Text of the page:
On a continent where a huge proportion of the population is “un-banked”, financial innovations are driving increased access to financial services to this traditionally under-served market. Fintech is solving problems that will aid in increasing economic growth, will reduce poverty and will create new market opportunities.
Traditionally, this huge market segment has been slow to join the traditional banking and financial services sector for a number of reasons. There is a lack of trust in banks which are seen to offer little value but demand big fees, not to mention instances where less financially literate clients have been sold inappropriate and unnecessary products, further perpetuating the perception of the bank taking their money. There are regulatory barriers to entry, including onerous application processes where documents may be required that aren’t easy to come by.
Rather, this market segment has traditionally been serviced by informal community-based providers such as Stokvels, which offer flexibility and quick access to finances when needed.
Technology and the rapidly rising access to mobile connectivity are driving fintech innovations that solve these problems for customers.
Fintech for financial inclusion
Probably the most successful example of this is Mpesa, the mobile money solution that is now the largest financial service business across Africa. This P2P payment and micro-loan offering was built in partnership with Kenya’s largest mobile provider. It offers a simple and cost-effective solution to migrant workers who need to send money home at a low cost and with minimal KYC required. It solved a real problem for customers who previously had to use expensive money transfer services or travel long distances themselves to hand over cash. Mpesa brought millions of financially excluded people into the formal financial system.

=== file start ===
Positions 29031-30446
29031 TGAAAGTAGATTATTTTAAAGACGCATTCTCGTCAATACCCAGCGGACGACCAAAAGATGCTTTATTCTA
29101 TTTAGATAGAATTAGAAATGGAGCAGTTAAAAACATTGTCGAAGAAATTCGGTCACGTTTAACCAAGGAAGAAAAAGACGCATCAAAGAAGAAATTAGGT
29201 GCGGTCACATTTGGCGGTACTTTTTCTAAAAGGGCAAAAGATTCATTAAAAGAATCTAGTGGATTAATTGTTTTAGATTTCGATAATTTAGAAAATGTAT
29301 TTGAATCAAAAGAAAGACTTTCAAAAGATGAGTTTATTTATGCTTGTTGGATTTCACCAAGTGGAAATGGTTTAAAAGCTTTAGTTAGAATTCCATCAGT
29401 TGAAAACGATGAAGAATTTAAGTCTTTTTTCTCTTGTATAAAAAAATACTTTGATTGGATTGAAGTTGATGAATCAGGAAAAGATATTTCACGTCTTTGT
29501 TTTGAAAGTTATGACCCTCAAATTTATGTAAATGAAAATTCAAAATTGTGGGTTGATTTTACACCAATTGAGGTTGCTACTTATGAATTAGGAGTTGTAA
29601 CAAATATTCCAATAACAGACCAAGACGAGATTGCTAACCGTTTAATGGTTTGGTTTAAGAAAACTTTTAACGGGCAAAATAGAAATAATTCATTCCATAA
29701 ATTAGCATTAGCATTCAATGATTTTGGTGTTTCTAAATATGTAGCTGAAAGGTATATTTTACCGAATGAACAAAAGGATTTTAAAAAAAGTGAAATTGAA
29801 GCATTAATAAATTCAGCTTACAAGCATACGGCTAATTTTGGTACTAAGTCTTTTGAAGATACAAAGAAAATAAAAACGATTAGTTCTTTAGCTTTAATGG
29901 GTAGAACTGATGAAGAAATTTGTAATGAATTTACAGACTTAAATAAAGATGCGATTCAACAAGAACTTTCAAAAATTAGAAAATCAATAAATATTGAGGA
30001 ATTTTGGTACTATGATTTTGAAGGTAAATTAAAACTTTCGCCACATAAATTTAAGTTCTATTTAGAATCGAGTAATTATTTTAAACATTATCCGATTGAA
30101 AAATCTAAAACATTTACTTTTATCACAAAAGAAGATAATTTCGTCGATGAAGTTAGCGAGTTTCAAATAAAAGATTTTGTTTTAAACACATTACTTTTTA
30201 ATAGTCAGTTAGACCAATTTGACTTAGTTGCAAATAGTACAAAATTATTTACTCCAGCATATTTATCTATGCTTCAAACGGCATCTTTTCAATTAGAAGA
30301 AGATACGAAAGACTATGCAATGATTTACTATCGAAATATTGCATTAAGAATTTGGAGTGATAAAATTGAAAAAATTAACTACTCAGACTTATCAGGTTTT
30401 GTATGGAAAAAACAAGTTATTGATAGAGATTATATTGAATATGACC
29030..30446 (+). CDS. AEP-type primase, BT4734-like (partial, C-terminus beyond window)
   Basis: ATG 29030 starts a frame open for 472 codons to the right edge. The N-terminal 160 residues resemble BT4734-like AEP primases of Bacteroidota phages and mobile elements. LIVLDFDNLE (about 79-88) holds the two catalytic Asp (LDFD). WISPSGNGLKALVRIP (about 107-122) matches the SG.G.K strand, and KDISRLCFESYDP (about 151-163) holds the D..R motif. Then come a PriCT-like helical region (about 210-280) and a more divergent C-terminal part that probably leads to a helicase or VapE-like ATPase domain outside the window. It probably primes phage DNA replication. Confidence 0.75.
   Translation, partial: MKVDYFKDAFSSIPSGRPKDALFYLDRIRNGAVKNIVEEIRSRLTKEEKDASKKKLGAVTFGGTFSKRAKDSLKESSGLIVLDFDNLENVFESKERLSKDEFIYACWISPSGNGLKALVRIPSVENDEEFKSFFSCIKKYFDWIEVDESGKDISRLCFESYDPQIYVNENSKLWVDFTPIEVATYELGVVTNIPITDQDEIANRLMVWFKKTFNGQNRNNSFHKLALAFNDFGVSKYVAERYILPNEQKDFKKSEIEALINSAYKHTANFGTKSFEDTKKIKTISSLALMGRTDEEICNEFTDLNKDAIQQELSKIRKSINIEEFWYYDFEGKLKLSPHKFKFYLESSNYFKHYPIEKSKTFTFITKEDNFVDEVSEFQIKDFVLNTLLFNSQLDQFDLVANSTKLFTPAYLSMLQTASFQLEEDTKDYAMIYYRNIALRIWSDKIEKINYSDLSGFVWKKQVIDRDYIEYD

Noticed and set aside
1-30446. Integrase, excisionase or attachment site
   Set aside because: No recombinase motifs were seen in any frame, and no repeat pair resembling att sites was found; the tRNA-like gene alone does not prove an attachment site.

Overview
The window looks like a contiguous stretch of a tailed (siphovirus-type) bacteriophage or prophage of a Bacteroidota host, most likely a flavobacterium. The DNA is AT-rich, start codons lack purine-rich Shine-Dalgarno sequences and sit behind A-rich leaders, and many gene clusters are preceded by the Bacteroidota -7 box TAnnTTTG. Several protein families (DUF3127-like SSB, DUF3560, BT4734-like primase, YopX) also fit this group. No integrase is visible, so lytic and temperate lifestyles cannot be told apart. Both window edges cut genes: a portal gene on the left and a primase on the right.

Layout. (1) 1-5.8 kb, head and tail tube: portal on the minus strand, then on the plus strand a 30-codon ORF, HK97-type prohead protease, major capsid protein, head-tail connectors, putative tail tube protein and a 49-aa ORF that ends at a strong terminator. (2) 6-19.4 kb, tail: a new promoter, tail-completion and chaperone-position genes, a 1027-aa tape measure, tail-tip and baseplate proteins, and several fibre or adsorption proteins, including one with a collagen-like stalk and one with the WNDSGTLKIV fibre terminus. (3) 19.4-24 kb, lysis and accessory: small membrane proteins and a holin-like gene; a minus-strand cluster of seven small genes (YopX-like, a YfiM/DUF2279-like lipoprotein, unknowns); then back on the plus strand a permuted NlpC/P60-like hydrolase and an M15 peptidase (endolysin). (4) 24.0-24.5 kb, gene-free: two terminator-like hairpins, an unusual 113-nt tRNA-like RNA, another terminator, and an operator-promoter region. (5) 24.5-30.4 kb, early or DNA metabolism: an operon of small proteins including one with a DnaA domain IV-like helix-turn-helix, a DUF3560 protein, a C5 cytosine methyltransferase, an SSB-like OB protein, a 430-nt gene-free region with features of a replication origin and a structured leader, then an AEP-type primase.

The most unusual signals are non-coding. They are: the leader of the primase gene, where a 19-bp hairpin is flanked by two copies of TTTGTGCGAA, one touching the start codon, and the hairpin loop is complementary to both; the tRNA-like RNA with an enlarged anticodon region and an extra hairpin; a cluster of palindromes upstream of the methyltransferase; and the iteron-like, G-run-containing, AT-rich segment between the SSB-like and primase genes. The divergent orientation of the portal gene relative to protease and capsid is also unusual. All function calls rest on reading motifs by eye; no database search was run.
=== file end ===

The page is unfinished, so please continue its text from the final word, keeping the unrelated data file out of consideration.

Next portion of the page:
It transforms the mobile phone into a bank account and offers the freedom to transact 24/7.
Microfinance solutions also enable access to financial services, whether for personal use or to fund business ventures. Companies like LulaLend enable fast access to business funding, using scoring technology to evaluate the real-time performance of a business and offer clients the best funding for their specific situation, and access to funds in their account within 24 hours. This means that a small business can access the funds it needs to grow, purchase stock, or bridge a cash-flow gap. LulaLend uses scoring technology, eliminating the need for formal financial documents and slow turnaround times required to secure loans from the bank. RainFin offers a digital credit marketplace where businesses looking to borrow money are enabled to get funded by investors seeking competitive rates. Again, innovative technology underpins the marketplace.
Fintech in the personal finance space like the rise of online investment and trading platforms such as EasyEquities and 10X eliminate the costs of brokers fees and high minimum investments to make investing in the JSE and offshore accessible to anyone who can get online. With the government encouraging saving by introducing Tax-Free investing a few years ago, these platforms use innovations such as fractional shares to eliminate cost barriers and enable financial inclusion giving everyone the ability to create wealth. 10x does a great job at helping people plan for their retirement, something that has traditionally confused customers with a bewildering selection of options, poor performance and non-transparent, high fees.
In these and many other examples, fintech has been used as an enabler to solve a problem or unmet need of consumers.
The future belongs to Fintech and it’s all aboard or be left behind.
By Claire Byrne, Innovation Manager.
Business Essentials is Africa’s premium networking and business directory.
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